Information about mould and mould disease
Patulin (PAT) is probably the best-known toxin associated with fresh fruits like apples, pears, apricots, peaches and grapes. Its production in grapes has been associated with mouldy berries and with fruits infected during prolonged cold storage; it has been detected in peaches, apricots, cherries, blackcurrants and olives and an outbreak of diarrhoea in children in Sweden was attributed to the consumption of blueberries with a high patulin content.
Patulin (C7H6O4) is a relatively uncomplex lactone, derived mainly from species of Penicillium, Aspergillus, Paecylomyces and Byssochlamys. It also can, however, be produced by species of Stemphylium, Alternaria, Fusarium, Trichoderma, Trichothecium, Mucor and Phialophora, which are all capable of inducing postharvest diseases in fruits and vegetables. The major producer of patulin in nature is P. expansum, commonly known as the blue mould pathogen of apples and other deciduous trees.
Patulin can be isolated as colourless to white crystals. It melts at about 110 ºC and sublimes in high vacuum at 70-100 ºC. It is soluble in water, methanol, ethanol, acetone, and ethyl or amyl acetate and less soluble in diethyl ether and benzene. It is susceptible to alkaline hydrolysis, reduced by SO2 and by fermentation.
Patulin is highly toxic to plant and animal cells, and can react with terminal sulfhydryl groups of proteins and polypeptides present in food. It was found to inhibit protein and RNA synthesis, and was shown to produce persistent breaks in single and double strands of DNA in Escherichia coli. It can cause oxidative damage to DNA in human cells also inhibit the activity of numerous enzymes, mainly as a consequence of its strong affinity to sulfhydryl groups. It has an inhibitory effect on several biochemical parameters, such as AT-Pase, alkaline phosphatase, aldolase and hexokinase activity.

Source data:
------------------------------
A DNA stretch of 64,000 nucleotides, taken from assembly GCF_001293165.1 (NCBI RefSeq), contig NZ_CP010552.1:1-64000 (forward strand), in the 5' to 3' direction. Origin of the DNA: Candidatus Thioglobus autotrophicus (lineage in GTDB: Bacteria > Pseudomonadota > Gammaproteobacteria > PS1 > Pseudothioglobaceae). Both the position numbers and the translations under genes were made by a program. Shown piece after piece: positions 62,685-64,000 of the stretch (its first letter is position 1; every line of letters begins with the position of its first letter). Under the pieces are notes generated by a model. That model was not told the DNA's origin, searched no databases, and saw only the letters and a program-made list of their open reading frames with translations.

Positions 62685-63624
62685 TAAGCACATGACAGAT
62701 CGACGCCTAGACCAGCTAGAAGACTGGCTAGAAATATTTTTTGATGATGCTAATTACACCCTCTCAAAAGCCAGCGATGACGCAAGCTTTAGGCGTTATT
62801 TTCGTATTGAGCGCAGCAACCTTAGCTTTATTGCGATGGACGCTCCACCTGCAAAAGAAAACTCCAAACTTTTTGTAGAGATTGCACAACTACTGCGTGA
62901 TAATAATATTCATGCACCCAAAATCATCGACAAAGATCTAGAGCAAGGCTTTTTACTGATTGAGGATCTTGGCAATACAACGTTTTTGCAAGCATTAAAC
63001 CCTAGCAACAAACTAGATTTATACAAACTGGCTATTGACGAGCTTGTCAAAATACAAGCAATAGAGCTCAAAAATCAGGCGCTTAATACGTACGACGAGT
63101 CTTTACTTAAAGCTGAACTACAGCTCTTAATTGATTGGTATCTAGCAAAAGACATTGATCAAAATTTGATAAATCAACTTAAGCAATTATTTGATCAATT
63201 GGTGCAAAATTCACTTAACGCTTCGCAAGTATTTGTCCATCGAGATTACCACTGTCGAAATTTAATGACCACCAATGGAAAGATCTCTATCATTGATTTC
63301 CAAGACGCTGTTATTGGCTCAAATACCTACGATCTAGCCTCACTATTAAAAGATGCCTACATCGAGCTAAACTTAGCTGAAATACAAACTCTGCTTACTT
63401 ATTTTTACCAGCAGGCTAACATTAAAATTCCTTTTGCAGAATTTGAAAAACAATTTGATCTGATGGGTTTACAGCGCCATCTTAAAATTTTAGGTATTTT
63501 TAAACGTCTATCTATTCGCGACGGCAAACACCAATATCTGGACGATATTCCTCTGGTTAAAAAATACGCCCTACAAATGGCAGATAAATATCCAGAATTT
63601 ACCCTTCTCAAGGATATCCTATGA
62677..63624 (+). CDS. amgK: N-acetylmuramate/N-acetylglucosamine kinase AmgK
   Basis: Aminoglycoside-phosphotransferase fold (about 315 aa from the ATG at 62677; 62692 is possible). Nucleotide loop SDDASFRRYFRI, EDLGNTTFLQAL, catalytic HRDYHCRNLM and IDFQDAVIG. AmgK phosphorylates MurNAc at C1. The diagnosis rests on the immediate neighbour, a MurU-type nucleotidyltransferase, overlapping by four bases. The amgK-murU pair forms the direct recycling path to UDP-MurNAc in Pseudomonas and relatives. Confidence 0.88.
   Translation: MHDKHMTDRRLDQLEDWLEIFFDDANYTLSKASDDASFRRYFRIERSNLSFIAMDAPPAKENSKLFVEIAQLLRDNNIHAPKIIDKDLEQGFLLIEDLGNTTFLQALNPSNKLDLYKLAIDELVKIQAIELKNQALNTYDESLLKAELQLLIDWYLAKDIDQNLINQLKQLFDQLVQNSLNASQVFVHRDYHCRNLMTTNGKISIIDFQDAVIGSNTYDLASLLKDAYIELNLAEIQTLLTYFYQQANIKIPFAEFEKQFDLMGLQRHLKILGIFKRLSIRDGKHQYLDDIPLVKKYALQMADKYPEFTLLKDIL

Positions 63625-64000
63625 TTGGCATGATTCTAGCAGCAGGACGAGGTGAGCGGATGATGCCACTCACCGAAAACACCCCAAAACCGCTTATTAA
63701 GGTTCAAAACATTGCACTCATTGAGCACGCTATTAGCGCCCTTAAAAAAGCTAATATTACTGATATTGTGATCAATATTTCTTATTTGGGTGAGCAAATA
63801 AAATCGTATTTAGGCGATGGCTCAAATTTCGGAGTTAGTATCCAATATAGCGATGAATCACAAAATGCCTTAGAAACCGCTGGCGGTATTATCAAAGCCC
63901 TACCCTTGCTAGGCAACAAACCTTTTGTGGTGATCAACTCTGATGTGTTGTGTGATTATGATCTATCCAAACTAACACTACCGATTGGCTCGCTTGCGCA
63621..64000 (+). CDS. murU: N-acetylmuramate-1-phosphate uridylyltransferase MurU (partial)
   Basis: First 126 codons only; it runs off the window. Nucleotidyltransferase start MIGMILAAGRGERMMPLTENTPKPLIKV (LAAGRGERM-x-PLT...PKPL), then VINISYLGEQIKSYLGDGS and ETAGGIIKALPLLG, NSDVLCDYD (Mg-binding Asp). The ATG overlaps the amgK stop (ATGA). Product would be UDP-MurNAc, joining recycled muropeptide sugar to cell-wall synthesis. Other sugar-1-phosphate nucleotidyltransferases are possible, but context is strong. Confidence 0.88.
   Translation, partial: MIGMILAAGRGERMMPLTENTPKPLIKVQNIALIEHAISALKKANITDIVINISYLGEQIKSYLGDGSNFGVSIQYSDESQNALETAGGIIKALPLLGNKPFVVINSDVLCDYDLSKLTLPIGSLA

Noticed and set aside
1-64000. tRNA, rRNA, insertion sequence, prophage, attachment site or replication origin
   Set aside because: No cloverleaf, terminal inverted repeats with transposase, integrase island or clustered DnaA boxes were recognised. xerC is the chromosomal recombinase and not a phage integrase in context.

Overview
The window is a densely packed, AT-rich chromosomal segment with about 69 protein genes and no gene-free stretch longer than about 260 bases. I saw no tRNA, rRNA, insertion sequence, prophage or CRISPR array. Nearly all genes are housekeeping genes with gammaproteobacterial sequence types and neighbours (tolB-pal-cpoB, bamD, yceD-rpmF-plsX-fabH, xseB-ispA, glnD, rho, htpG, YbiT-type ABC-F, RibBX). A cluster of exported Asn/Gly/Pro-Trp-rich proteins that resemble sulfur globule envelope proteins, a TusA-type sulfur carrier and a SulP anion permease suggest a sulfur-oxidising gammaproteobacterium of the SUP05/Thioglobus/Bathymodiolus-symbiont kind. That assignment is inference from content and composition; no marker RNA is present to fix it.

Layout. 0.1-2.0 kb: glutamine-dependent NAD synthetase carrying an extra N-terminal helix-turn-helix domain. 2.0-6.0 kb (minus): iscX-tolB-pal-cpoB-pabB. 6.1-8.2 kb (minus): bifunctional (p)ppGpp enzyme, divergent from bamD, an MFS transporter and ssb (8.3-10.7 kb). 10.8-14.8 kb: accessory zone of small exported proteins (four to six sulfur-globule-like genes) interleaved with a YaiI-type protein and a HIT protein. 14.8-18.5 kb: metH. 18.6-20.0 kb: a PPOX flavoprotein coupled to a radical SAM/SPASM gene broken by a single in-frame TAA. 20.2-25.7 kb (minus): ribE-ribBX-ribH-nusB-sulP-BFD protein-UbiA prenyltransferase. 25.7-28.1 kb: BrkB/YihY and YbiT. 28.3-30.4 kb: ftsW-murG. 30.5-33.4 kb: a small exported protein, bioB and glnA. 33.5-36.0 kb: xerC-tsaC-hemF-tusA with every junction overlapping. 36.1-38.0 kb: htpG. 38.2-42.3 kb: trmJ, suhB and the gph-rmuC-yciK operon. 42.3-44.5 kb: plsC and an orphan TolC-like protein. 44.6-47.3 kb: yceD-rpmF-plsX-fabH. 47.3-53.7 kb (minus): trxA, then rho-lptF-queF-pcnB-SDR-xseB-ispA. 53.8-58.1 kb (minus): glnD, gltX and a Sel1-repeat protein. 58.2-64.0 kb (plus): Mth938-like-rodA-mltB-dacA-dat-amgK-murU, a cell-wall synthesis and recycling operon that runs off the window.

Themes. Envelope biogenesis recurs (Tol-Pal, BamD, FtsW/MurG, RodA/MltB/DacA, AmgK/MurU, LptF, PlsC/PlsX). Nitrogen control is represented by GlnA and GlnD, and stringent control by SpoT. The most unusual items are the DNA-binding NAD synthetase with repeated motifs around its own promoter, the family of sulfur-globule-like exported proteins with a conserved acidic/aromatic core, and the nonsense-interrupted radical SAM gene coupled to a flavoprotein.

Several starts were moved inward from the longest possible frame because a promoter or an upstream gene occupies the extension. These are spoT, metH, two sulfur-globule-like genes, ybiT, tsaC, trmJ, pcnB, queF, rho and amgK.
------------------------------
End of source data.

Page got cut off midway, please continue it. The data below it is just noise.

Exposure of humans to patulin via consumption of infected products may result in severe toxicosis, including mutagenic, teratogenic, hepatotoxic?, nephrotoxic?, neurotoxic and genotoxic effects; its acute effects include nausea, vomiting and other gastrointestinal traumas that accompany kidney damage. At high doses patulin was found to exhibit immunosuppressive properties. Patulin produce by Aspergillus clavatus is known to have cause a severe mycotoxicosis? in farm stock fed of malting by products.
At present, there are no published toxicological or epidemiological data to indicate whether consumption of patulin is harmful to humans. However, there is a desire to limit patulin levels in apple products since infants and young children are major consumers of these foods and the effects of long-term exposure to patulin are not yet known. Many countries, including the United States, have set regulatory limits for patulin in apple products of 50 mg/L or less (van Egmond, 1989; U.S. Food and Drug Administration, 2001; Drusch and Ragab, 2003). Current UK limits include a guideline level of 50 µg/kg patulin in apple juice.
The optimum growth temperature for P. expansum is near 25C, but there are reports of growth of the organism at 3C (Pitt, 2002). Minimum water activities? for spore germination are 0.82-0.83.
P. expansum has a very low requirement for oxygen; the organism was found to grow at atmospheric oxygen levels of less than 2 percent. Carbon dioxide concentrations of up to 15 percent have been found to stimulate growth of the organism.
The optimum temperature for patulin production has been reported in the range of 23-25C. Although patulin production tends to decrease as temperature is decreased, patulin can be produced at low temperatures (0-4C). Consequently, refrigerated storage is not practical to inhibit patulin production in fruit.